SNUH begins research on self-produced CAR-T treatment for pediatric leukemia

Researchers from Seoul National University Hospital (SNUH) have submitted to the Ministry of Health and Welfare a clinical research plan for CAR-T treatment targeting acute lymphocytic leukemia in children and adolescents.

Seoul National University Hospital has begun research into producing CAR-T treatments to provide new treatment options for pediatric leukemia patients. (SNUH)

If approved, children and adolescents with relapsed and refractory acute lymphocytic leukemia can participate in a clinical trial and receive free CAR-T produced by the SNUH team led by Professor Kim Hyo-soo.

The team also plans to establish the so-called CAR-T one-stop development system by uniting the processes of the preclinical laboratory, good manufacturing practice (GMP) plant and clinical trial center in the hospital through this study.

“I hope this study will give hope to pediatric and adolescent leukemia patients who were unable to receive CAR-T treatment because of the high cost,” said Professor Kim. “We will strive for practical results by leveraging the hospital’s capabilities.”

Treatment outcome for acute lymphocytic leukemia in children and adolescents has steadily improved, but results are still poor in relapsed or refractory patients. To provide such patients with a better treatment option, some global pharmaceutical companies have developed CAR-T (Chimeric antigen receptor-T) treatments.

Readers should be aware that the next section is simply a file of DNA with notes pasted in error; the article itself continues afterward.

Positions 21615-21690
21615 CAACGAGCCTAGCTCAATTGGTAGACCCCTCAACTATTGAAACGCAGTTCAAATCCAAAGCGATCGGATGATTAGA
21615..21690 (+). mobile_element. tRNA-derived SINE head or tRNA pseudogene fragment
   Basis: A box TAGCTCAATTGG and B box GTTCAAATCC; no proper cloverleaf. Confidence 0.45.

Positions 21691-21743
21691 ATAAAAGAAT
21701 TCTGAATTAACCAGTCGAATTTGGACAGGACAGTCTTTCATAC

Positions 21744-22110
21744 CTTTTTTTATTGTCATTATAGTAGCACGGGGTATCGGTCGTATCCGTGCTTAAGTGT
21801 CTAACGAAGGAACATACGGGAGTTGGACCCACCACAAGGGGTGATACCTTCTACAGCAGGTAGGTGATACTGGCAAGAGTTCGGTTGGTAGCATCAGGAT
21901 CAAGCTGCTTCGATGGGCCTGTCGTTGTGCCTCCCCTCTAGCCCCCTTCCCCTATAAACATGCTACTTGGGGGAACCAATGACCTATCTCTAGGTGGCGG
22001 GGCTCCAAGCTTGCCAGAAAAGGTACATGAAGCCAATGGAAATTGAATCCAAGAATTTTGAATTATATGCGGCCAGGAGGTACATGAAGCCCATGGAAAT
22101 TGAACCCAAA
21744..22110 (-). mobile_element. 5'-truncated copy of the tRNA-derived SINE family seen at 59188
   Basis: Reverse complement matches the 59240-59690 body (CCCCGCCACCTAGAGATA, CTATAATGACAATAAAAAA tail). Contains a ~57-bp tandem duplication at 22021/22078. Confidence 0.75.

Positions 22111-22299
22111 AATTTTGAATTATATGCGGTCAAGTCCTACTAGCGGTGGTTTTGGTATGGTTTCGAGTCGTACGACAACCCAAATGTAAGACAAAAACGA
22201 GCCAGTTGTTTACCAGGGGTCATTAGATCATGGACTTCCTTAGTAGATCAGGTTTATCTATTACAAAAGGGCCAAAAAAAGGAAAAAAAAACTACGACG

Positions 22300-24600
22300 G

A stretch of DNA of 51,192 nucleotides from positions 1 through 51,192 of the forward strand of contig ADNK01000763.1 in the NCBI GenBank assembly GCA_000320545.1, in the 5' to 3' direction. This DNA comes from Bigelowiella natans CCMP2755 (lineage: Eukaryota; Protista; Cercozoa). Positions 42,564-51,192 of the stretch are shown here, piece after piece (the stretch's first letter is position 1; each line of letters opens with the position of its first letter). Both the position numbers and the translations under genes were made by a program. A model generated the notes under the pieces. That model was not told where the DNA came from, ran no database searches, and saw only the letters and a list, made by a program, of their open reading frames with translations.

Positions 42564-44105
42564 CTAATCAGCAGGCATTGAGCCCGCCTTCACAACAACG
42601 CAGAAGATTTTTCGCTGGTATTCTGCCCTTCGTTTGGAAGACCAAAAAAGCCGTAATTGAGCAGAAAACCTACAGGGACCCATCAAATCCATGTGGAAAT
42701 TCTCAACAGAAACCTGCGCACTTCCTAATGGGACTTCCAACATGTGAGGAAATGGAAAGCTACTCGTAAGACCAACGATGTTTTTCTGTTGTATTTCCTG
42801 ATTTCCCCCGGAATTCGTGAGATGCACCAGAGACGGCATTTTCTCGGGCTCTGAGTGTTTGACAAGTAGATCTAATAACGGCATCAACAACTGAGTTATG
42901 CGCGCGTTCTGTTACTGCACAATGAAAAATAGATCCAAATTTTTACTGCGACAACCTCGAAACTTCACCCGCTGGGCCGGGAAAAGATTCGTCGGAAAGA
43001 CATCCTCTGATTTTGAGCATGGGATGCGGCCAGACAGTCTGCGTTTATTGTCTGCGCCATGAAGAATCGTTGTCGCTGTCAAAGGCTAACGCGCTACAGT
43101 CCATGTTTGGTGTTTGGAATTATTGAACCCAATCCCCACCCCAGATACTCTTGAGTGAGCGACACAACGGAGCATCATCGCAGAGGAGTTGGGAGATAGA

CAR-T treatment shows a different treatment method than existing medicines. Unlike conventional pharmaceuticals, CAR-T collects T cells in a patient’s white blood cells in a hospital, freezes them, and sends them to a manufacturing facility. After expressing the chimeric antigen receptor (CAR) that recognizes cancer cells in T cells, the facility grows the cells and returns them to the hospital.

The treatment has recently gained attention as a breakthrough by only finding and accurately targeting cancer cells, while minimizing damage to normal cells in the body.

Novartis Korea recently received approval for Kymriah, the CAR-T treatment, from the Ministry of Food and Drug Safety and plans to introduce the drug soon. However, the first CAR-T treatment in Korea will likely become the most expensive drug approved in the country, with a price tag of 500 million won ($ 440,683), making it difficult for patients to access.

Therefore, some doctors have expressed concern about the drug’s high price tag, stressing that the drug would burden the country with significantly higher expenditures than before, given that the number of patients is not small.

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